Democrats have it all wrong.
Instead of demanding that Gov. Charlie Baker take the T, they should force Baker to get behind the wheel of his own car on a hot summer day, sweat dripping down his forehead, as he inches along the melting pavement in a monster traffic jam.
No police driver. No chauffeur. Just his own long legs uncomfortably squeezed below the dashboard, watching the gauge for his self-financed fuel tank drop.
Only then could Baker and his administration truly understand the frustrations and anger of the average Massachusetts motorist.
Same goes for the rest of our state political leaders charged with making the decisions about roads and traffic.
Put House Speaker Robert DeLeo in a 2009 Toyota Corolla with the air conditioning busted. Make Mayor Marty Walsh sit in a Ford Focus at 4 in the afternoon trying to navigate from City Hall to Hyde Park for a meeting. Force Lt. Gov. Karyn Polito to drive her own jalopy from Shrewsbury to Beacon Hill every day.
The truth is that many of our political leaders are spared the ignominy of the daily commuting grind that the rest of us have to endure every working day.
State legislators get paid to travel to Beacon Hill, can use their campaign accounts to pay for leased cars, and when they get to work they have free parking spaces waiting for them.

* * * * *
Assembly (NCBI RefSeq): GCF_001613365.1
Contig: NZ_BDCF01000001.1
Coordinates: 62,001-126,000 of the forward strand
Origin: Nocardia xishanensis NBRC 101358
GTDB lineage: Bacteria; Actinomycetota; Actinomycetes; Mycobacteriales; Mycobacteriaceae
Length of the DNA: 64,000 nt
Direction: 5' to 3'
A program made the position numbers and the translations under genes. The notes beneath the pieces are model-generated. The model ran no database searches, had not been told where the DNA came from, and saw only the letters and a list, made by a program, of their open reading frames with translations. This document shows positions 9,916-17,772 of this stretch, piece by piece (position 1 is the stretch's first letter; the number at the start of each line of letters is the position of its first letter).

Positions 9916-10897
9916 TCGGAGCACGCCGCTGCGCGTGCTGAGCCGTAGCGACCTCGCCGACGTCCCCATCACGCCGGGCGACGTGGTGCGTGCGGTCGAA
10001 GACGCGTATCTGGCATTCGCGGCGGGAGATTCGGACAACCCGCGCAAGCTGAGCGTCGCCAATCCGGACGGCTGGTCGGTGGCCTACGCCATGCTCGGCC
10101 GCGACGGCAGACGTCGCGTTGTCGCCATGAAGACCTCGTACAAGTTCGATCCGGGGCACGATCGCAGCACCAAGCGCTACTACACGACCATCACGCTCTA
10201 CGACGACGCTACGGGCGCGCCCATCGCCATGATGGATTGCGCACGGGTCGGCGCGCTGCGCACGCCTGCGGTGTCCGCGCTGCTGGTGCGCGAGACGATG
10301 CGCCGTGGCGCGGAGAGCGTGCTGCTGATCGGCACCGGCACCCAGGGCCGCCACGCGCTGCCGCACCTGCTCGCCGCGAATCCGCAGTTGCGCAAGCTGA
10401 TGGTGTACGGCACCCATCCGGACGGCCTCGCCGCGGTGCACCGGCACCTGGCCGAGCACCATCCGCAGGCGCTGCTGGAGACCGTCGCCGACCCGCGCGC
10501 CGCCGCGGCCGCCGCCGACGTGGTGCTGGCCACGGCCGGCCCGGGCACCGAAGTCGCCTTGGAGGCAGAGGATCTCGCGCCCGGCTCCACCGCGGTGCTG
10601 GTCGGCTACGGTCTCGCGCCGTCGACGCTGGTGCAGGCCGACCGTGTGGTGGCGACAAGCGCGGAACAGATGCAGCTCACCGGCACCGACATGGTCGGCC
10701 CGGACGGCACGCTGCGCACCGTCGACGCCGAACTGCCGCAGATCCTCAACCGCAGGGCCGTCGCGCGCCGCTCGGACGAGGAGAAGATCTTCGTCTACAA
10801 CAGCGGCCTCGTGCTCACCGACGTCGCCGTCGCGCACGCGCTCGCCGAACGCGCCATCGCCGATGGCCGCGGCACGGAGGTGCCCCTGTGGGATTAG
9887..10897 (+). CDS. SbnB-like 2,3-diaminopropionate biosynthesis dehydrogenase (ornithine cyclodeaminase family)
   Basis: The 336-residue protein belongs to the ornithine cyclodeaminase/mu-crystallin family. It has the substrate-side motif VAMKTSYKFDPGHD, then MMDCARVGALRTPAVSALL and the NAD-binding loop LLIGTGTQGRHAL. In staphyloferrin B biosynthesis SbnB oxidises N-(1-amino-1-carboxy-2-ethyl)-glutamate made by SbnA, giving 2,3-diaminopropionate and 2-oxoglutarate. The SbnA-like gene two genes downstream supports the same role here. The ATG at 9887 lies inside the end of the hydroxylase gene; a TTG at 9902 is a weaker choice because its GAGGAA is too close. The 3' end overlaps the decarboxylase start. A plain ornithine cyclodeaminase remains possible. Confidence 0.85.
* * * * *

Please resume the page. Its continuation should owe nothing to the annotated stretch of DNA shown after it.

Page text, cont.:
At least Senate President Karen Spilka still drives herself, according to her office. Former Gov. Michael Dukakis took the Green Line to the State House pretty much every day while he was in office, and now there’s no more passionate advocate for trains than him.
But even during his campaign, Baker didn’t drive himself around or take the MBTA — he had a driver who he later promoted to be chief colonel of the environmental police.
Now that the state has finally issued its long-awaited report on traffic congestion, do Baker and our elected leaders finally get it?
Not likely. The report contained such “No Duh” conclusions as the fact that commuting snarls have gotten worse, and last for longer periods during the day.
No kidding. We’ve known this for years. We don’t need a report by Secretary of Transportation Stephanie Pollack to tell us this.
The solution is obvious — including fixing the T and other public transportation to make it easier for motorists to avoid the highway to get to work. Also, and this may be obvious, but stop closing down lanes of highway during peak travel hours for so-called construction.
But what’s really called for is something more dramatic. Take away those perks and free cars and free gas and parking make our elected officials feel the pain of getting to work just like we do.
Put Baker behind the wheel of a Ford Escape and see him squirm in his seat while trying to simultaneously drink a cup of coffee and dodge the traffic.
Then see what policies he comes up with.